The latest iteration of that came Tuesday when DeSantis unveiled his plan to “rip the woke out of the military.” The proposal echoed many other DeSantis policies in recent years. He wants to remove diversity and equity programs from the military, prohibit transgender people from serving as they identify, and reenlist service members who were separated due to not following Covid vaccine mandates.

Tapper noted that the Pentagon has said that DeSantis’ concerns are not reflective of reality, which is that military readiness is high. DeSantis responded by pointing to record low recruiting numbers.

“I think you have a big problem with morale,” he said. “You clearly have a problem with recruiting.”

DeSantis’ return to mainstream media came on the same day Trump said he received a letter indicating he is the target of a Washington-based grand jury looking at the Jan. 6 riot and attempts to overturn the 2020 election. Trump’s announcement, via Truth Social, quickly became a central focus of the day’s news cycle, and once again prompted Republicans, including those running against Trump, to come to his defense.

"Here is the problem, this country is going down a road of criminalizing political differences,” DeSantis told Tapper, echoing the sentiment of most other Republicans who say Trump is being unfairly targeted.

DeSantis said he does not think Trump “should get charged,” and went on to criticize Manhattan District Attorney Alvin Bragg who indicted Trump in June over allegations he made hush money payments to an adult film star and covered them up.

“If that was not Trump,” DeSantis said. “That case would likely not have been brought against a normal civilian.”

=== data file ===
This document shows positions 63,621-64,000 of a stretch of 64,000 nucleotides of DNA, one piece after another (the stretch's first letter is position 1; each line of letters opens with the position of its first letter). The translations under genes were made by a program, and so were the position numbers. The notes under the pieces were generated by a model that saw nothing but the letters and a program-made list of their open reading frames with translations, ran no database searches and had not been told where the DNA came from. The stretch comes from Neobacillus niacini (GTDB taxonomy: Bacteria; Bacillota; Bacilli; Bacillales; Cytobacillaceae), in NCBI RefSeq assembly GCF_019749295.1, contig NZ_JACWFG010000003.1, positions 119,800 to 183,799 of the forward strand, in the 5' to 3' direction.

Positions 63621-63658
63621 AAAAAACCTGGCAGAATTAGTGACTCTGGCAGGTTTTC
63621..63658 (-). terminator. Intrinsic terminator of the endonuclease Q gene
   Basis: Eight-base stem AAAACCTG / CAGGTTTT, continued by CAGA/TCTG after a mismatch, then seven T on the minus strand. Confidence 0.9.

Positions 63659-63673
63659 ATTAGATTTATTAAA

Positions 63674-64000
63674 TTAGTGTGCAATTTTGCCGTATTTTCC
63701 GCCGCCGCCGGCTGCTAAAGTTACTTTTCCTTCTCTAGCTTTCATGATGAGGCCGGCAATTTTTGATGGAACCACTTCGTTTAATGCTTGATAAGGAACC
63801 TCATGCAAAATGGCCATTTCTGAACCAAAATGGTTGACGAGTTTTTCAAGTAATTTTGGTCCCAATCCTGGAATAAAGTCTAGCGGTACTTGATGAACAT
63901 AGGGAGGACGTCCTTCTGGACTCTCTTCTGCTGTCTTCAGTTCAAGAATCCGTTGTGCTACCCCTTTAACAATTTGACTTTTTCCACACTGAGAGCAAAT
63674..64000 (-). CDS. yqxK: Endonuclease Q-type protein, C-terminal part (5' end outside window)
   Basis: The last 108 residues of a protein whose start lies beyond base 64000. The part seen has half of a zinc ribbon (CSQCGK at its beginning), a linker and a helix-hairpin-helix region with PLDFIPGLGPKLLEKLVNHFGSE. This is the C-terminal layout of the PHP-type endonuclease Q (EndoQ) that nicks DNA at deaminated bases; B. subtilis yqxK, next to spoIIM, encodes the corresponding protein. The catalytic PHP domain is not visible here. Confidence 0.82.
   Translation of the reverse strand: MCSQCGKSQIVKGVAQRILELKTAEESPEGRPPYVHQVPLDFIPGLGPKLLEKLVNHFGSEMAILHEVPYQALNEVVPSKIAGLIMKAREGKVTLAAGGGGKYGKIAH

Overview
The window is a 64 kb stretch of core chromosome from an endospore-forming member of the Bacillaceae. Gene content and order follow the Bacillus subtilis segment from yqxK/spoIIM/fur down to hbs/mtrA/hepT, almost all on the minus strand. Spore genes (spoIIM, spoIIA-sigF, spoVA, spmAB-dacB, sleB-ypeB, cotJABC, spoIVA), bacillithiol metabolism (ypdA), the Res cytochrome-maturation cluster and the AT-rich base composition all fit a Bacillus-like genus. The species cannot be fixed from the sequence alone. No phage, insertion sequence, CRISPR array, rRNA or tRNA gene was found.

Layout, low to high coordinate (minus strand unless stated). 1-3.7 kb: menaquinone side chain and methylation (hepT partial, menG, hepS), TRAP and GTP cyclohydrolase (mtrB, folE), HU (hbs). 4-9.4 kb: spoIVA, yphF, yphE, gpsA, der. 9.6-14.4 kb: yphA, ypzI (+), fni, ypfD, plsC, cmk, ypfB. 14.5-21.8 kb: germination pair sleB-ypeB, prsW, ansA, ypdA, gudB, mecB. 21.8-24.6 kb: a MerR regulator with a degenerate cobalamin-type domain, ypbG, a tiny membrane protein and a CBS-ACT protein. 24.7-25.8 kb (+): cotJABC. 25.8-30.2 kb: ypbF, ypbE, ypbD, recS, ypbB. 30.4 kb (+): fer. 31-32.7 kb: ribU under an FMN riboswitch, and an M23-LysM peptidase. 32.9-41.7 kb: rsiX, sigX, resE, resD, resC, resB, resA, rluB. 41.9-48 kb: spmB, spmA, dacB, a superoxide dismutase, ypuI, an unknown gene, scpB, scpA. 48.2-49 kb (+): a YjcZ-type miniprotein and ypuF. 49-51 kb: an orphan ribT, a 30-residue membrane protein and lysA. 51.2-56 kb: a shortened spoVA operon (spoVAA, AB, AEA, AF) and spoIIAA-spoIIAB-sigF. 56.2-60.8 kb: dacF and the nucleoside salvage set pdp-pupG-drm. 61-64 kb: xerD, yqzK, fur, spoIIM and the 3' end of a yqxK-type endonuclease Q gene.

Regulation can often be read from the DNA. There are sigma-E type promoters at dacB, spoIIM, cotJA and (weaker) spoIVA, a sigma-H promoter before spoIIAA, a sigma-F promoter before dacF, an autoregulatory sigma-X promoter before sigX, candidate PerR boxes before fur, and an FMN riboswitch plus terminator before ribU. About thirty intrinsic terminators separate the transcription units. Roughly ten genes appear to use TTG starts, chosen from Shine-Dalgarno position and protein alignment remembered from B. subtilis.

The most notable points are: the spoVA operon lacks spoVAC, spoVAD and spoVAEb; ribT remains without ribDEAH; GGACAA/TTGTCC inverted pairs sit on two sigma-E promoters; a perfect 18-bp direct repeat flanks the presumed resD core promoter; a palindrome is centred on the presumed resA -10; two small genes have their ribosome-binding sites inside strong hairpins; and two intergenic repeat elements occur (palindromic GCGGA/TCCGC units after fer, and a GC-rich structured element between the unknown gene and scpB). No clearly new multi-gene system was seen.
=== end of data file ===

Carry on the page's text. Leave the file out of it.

Trump has pleaded not guilty to the charges.

DeSantis said that, if elected, he would hire a new FBI director and that his job would be to “end weaponization of these agencies.”

On Russia’s invasion of Ukraine, DeSantis said that his policy as president would be to establish peace, but would not say specifically whether he thinks Ukrainian President Volodymyr Zelenskyy should cede land to Russia as part of any peace settlement.

“Goal should be sustainable, enduring peace in Europe, but one that does not reward aggression,” he said. “We will pull several levers against Russia.”

He specifically pointed to energy and exports, which he called “Putin’s lifeline.”

More broadly, DeSantis signaled he would like to see U.S. foreign policy more focused on Asia, specifically China, which he called the “number one threat” to the United States. DeSantis has used his position as governor to enact laws aimed at “cracking down” on China, including recent legislation that prevents Chinese entities from buying farmland in Florida.

He also doubled down on his opposition to trans women competing in men’s sports, saying that “it’s wrong,” a consistent policy platform for him in recent years. At his urging, Republicans filed nearly 20 bills focused on Florida’s LGBTQ community during the state’s 2023 legislative session.

On the issue of abortion, however, DeSantis would not say if he would push for a federal six week abortion ban, which he recently signed into law, at the federal level.

“I think the danger from Congress is if we lose the election, they are going to try to nationalize abortion up until the moment of birth,” he said.